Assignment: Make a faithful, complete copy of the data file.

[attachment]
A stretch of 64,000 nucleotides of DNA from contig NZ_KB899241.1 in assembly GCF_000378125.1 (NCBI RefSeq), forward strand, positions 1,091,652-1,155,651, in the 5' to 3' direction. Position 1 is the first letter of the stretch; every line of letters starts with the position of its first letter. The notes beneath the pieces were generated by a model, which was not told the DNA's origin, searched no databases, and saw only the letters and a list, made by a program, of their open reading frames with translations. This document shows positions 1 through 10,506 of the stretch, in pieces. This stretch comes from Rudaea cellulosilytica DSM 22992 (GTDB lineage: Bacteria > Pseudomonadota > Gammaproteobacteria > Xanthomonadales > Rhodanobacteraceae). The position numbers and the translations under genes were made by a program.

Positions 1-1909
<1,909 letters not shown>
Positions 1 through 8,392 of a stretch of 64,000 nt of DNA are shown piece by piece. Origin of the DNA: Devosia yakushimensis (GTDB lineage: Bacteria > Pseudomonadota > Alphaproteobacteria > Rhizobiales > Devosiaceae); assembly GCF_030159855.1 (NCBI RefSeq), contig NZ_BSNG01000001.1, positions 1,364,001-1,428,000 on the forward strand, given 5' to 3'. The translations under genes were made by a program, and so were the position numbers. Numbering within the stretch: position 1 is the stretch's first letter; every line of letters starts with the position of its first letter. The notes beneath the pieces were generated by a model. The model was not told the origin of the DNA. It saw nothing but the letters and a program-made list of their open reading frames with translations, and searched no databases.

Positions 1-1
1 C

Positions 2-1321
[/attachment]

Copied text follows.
A stretch of 64,000 nucleotides of DNA from contig NZ_KB899241.1 in assembly GCF_000378125.1 (NCBI RefSeq), forward strand, positions 1,091,652-1,155,651, in the 5' to 3' direction. Position 1 is the first letter of the stretch; every line of letters starts with the position of its first letter. The notes beneath the pieces were generated by a model, which was not told the DNA's origin, searched no databases, and saw only the letters and a list, made by a program, of their open reading frames with translations. This document shows positions 1 through 10,506 of the stretch, in pieces. This stretch comes from Rudaea cellulosilytica DSM 22992 (GTDB lineage: Bacteria > Pseudomonadota > Gammaproteobacteria > Xanthomonadales > Rhodanobacteraceae). The position numbers and the translations under genes were made by a program.

Positions 1-1909
<1,909 letters not shown>
Positions 1 through 8,392 of a stretch of 64,000 nt of DNA are shown piece by piece. Origin of the DNA: Devosia yakushimensis (GTDB lineage: Bacteria > Pseudomonadota > Alphaproteobacteria > Rhizobiales > Devosiaceae); assembly GCF_030159855.1 (NCBI RefSeq), contig NZ_BSNG01000001.1, positions 1,364,001-1,428,000 on the forward strand, given 5' to 3'. The translations under genes were made by a program, and so were the position numbers. Numbering within the stretch: position 1 is the stretch's first letter; every line of letters starts with the position of its first letter. The notes beneath the pieces were generated by a model. The model was not told the origin of the DNA. It saw nothing but the letters and a program-made list of their open reading frames with translations, and searched no databases.

Positions 1-1
1 C

Positions 2-1321